Korea companies having doubts about big investment plans
Korean companies are cutting back on investment as global economic turmoil has them rethinking rapid expansion.
Major companies rolled out mid to long-term investment plans totaling over 1,000 trillion won ($770 billion) after the Yoon Suk-yeol government was inaugurated in May. But they are revising the plans due to economic challenges, including high inflation, rising interest rates and the falling won.
LG Energy Solution, a Korean battery maker, said it will "reassess" its 1.7-trillion-won Arizona battery plant project on June 29. The initial plan, which was announced in March, was to start construction in the second quarter and begin operation by the latter half of 2024.
"We are closely reassessing the timing, amount, transactions and other details of the investment, but nothing has been decided yet," an LG Energy Solution spokesperson said.
Other companies are also having second thoughts.
Among 100 large companies in Korea, 28 percent responded they are planning to reduce investment in the second half compared to the first half, according to a survey conducted by the Federation of Korean Industries (FKI) from June 7 to 14. Only 16 percent responded they will increase investment in the latter half of the year.
Investment in export-driven businesses, such as those related to electronics, steel, metals and petrochemicals, are expected to drop the most. Investments in the electrical and electronics category, excluding semiconductors, is expected to decrease by 57.1 percent compared to the first half of the year. Semiconductors is the only category where investment is expected to increase, according to FKI.
As to why corporations are reducing their investment, 43.3 percent said global economic instability.
"Some big corporations are planning to expand investment based on the expectations from the Yoon government to propel businesses and to secure competitiveness in future industry, but the overall trend within big corporations is to reduce investment due to unstable circumstances," the FKI said.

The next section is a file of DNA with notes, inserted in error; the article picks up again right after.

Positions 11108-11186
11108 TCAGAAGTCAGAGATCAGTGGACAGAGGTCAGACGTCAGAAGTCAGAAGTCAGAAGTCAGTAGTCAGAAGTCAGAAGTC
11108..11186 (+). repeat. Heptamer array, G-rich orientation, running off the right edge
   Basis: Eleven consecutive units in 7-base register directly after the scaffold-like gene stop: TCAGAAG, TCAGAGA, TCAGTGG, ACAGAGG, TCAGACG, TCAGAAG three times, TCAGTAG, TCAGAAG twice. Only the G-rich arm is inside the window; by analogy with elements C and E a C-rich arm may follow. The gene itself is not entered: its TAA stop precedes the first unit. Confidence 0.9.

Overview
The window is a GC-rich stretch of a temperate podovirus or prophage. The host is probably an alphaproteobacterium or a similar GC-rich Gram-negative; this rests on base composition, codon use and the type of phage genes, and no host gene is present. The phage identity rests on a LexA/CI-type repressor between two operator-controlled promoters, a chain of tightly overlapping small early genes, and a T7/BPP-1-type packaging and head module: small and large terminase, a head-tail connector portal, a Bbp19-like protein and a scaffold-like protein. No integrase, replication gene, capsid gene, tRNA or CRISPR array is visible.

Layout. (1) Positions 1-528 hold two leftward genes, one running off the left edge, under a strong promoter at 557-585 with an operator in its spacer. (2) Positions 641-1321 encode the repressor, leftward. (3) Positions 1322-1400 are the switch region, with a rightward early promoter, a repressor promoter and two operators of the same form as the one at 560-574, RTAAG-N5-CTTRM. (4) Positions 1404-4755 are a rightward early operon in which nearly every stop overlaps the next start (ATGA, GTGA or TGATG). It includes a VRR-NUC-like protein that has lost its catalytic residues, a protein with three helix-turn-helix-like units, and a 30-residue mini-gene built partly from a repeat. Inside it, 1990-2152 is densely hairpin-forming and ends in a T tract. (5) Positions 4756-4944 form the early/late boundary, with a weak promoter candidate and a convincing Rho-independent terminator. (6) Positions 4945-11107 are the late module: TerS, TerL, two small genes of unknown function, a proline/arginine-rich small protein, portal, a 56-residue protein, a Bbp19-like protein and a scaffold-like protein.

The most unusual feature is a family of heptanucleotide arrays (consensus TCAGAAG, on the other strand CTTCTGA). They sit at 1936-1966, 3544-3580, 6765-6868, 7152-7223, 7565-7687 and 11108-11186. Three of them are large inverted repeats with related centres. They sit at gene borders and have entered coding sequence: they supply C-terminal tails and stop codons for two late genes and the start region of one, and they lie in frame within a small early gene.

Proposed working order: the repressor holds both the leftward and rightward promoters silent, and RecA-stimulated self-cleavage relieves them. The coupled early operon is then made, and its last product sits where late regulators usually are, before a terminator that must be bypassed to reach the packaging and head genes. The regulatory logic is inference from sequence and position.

High inflation, the unstable global economy and lingering supply-chain disruptions due to the Russia-Ukraine war were the top 3 factors that the companies see as the biggest risks for the expansion of investment.
"Many efforts, including the new government's improvement in the corporate tax system and cooperation with other countries to supply raw materials, should be made in order to recover investor sentiment," said Choo Kwang-ho, the FKI's economic research division head.
Small and mid-sized firms that have weaker balance sheets than big corporations are expected to make more conservative investments.
"There should be some measures for these small and mid-sized companies so that they won't be heavily affected by the shrinking economy," said a spokesperson for the Federation of Middle Market Enterprises of Korea.
"The government should make efforts, including lowering taxes and reforming regulations and the labor market, as less investment would yield fewer jobs and negatively affect the economy," said Sung Tae-yoon, an economics professor at Yonsei University.
Some big companies, such as Hyundai Motor, have chosen to make more investments to expand their presence in the global market.
Hyundai Motor, Kia and Hyundai Mobis will establish a company in Delaware, likely by August, according to Hyundai Motor on June 30. Hyundai Motor will be investing 291.2 billion won of cash and Kia 456.4 billion won.
By BAEK IL-HYUN, CHO JUNG-WOO [firstname.lastname@example.org]